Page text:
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Need help with digital clock circuit

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StarionGTO

New Member
I'd like to thank you all first for taking time out of your day to help me with this little project of mine. I've just recently started learning and looking into building circuits and really wish I took electronics classes in High School. I didn't and here we are. I would like to build a clock that displays the month, day and year as well as the current time in 12 hour format with two leds denoting AM or PM. Something that looks like this:

| 88 | 88 | 8888 | 88:88 : |
(Mo.)(day)(Year)(12H clock)

The last colon represents two LEDs where one would be lit for AM and the other for PM. I'm sure this will involve a microcontroller or two, but I don't know what components are required or how to wire them up. I do know that it will have a constant 12v DC power supply and I want to use six 2 digit 7 segment LED displays and four 2.2 Volt standard type LEDs. I know I will need drivers for the 7 segment displays and probably a couple of buttons or switches in the circuit somewhere to set the current date and time. I'd like to use three 5x7 matrix LED displays for the month, but then I realized I barely have a grasp on how to use 7 segment displays and trying to figgure the matrix display would just fry whats left of my brain.

Anywho. If any of you would feel so inclined as to recommend liturature, draw up a circuit diagram and a parts list or recomend which microcontroller and ICs to use (or figgure everything out for me so all I have to do is buy the components and build the thing! ;), it would be greatly appreciated. In the mean time I'll continue trying to learn as much as I can and maybe figgure it all out. I can put circuits together no problem if I have a diagram and a parts list, but at this point in time desiging circuits is beyond me.

Thanks again!
 

panic mode

Well-Known Member
use crystal oscillator and divieder such as 4020 to get 1sec clock.
then count and display them. browse this board for sample circuits.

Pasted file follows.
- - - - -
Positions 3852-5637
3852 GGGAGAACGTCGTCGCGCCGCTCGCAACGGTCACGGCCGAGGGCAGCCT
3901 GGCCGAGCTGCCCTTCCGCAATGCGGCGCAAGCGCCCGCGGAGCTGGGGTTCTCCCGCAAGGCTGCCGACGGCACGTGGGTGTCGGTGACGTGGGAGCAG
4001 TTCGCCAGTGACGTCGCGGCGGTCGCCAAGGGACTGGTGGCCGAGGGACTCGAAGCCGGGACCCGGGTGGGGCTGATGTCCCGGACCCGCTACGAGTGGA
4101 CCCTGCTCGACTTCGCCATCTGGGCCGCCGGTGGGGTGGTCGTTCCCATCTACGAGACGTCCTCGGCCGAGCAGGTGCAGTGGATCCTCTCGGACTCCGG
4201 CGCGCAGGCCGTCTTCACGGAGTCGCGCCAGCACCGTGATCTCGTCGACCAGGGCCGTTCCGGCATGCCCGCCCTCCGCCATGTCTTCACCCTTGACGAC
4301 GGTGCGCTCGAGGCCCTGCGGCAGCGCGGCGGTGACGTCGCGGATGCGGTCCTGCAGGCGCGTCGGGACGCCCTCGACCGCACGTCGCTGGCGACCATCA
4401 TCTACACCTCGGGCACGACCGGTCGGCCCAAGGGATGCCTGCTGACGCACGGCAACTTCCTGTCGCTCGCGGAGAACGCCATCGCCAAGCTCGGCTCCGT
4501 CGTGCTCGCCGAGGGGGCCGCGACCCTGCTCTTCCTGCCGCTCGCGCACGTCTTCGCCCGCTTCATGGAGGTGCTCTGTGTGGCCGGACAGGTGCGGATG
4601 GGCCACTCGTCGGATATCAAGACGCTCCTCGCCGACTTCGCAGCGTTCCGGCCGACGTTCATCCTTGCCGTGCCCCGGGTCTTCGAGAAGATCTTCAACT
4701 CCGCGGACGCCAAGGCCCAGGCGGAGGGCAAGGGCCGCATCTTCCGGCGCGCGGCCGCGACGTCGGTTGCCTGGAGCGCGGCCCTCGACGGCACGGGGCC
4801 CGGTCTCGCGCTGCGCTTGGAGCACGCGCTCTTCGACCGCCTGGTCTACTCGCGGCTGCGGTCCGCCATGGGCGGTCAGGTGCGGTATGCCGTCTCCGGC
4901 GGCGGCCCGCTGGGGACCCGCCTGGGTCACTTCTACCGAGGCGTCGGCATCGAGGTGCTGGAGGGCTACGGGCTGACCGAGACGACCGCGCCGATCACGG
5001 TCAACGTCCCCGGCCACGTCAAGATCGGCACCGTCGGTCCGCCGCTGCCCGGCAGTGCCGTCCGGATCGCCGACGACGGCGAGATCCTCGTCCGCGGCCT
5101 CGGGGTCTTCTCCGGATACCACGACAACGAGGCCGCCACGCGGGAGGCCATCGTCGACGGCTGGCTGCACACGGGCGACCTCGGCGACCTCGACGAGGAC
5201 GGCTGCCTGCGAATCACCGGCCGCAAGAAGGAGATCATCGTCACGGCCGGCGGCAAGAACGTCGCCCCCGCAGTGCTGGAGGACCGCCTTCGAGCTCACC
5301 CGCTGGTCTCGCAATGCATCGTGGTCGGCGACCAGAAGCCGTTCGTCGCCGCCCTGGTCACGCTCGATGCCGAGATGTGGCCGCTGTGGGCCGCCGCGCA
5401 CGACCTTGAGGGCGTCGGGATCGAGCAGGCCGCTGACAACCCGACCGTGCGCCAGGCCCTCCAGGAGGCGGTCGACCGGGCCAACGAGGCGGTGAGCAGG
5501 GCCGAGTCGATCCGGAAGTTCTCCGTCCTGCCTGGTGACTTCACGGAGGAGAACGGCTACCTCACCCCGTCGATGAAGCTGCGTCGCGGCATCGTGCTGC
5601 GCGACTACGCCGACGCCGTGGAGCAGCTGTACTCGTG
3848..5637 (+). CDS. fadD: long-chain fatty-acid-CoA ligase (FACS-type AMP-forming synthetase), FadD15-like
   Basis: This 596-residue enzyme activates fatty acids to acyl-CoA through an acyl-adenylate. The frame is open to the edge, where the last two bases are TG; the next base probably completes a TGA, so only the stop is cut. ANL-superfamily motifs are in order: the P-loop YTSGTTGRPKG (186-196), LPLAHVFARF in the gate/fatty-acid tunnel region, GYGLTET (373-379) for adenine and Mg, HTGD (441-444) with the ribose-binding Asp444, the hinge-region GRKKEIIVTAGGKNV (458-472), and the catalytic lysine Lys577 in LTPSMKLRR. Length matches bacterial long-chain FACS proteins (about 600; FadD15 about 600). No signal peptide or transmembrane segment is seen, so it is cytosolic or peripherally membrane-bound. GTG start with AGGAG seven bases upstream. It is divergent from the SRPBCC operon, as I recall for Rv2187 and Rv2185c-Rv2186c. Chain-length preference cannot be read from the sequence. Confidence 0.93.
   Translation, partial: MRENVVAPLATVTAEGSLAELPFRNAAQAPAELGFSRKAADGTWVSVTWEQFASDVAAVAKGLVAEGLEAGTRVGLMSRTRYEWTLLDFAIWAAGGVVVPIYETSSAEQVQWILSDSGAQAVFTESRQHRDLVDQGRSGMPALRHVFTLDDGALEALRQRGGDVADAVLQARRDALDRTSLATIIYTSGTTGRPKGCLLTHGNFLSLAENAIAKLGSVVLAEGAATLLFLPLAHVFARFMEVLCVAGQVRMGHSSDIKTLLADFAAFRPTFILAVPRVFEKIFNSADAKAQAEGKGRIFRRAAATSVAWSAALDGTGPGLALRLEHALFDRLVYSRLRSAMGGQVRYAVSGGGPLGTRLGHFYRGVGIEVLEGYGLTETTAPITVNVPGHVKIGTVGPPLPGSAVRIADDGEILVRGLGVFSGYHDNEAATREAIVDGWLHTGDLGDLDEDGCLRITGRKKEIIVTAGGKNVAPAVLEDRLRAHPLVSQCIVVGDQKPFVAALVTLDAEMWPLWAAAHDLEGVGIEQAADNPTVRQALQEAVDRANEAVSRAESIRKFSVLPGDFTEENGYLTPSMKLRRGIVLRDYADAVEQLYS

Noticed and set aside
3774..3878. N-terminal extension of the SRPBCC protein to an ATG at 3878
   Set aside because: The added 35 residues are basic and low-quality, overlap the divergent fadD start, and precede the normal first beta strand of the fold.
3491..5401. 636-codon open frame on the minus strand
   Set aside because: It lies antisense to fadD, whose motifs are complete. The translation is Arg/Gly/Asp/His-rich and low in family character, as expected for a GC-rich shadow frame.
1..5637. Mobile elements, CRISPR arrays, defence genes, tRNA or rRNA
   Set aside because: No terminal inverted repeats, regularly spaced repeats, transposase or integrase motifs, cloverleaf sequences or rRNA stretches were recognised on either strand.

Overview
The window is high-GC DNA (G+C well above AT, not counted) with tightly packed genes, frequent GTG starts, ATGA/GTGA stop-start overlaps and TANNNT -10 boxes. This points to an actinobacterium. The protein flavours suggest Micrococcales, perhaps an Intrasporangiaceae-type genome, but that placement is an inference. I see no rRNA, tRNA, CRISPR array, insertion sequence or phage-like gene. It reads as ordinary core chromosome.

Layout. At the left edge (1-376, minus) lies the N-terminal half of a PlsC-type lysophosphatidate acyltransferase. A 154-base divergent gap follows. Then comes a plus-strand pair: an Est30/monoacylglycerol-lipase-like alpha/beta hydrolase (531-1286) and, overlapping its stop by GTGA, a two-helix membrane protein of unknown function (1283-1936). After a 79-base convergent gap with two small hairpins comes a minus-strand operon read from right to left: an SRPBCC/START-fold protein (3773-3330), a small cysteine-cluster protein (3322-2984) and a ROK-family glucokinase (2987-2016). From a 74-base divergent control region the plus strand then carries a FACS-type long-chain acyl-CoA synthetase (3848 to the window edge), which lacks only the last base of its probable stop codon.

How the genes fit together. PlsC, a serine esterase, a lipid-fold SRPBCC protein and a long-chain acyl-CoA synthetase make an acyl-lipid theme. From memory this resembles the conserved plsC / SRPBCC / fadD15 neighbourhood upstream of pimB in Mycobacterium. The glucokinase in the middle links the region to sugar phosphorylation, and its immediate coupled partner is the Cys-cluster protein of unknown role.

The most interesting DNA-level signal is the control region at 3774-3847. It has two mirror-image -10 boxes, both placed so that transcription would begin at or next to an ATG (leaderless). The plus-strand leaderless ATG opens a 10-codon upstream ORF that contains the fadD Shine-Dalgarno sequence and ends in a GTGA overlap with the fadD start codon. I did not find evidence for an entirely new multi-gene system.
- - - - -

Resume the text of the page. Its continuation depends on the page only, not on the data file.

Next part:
this can be reduced to couple components if you use microcontroller
in your design but this requires working programmer and some
programming skil.
 

StarionGTO

New Member
Ok, so I went lookin around for counter displays and 1second clocks. I found a few and actually understand them *yeay me!* BUT, I don't understand how to set one up so that after 60 seconds it kicks a count over to the minute display.

I also found some information on clock/calendar ICs that Phillips made. They sound like exactly what I'm looking for but I'm a little sketchy about the I2C Bus it uses. Here is the data sheet I found:

http://www.electro-tech-online.com/custompdfs/2003/12/PCF8573_4.pdf

Would this be a good choice, or are there better ICs out there for this purpose?
 

Nigel Goodwin

Super Moderator
Most Helpful Member
StarionGTO said:
Ok, so I went lookin around for counter displays and 1second clocks. I found a few and actually understand them *yeay me!* BUT, I don't understand how to set one up so that after 60 seconds it kicks a count over to the minute display.

I also found some information on clock/calendar ICs that Phillips made. They sound like exactly what I'm looking for but I'm a little sketchy about the I2C Bus it uses. Here is the data sheet I found:

http://www.electro-tech-online.com/custompdfs/2003/12/PCF8573_4-1.pdf

Would this be a good choice, or are there better ICs out there for this purpose?
That would be a good choice for a micro-processor based system - one of my I2C PIC tutorials at http://www.winpicprog.co.uk uses that chip with an LCD display.
 

StarionGTO

New Member
Great! Your site was very helpful, thanks! =>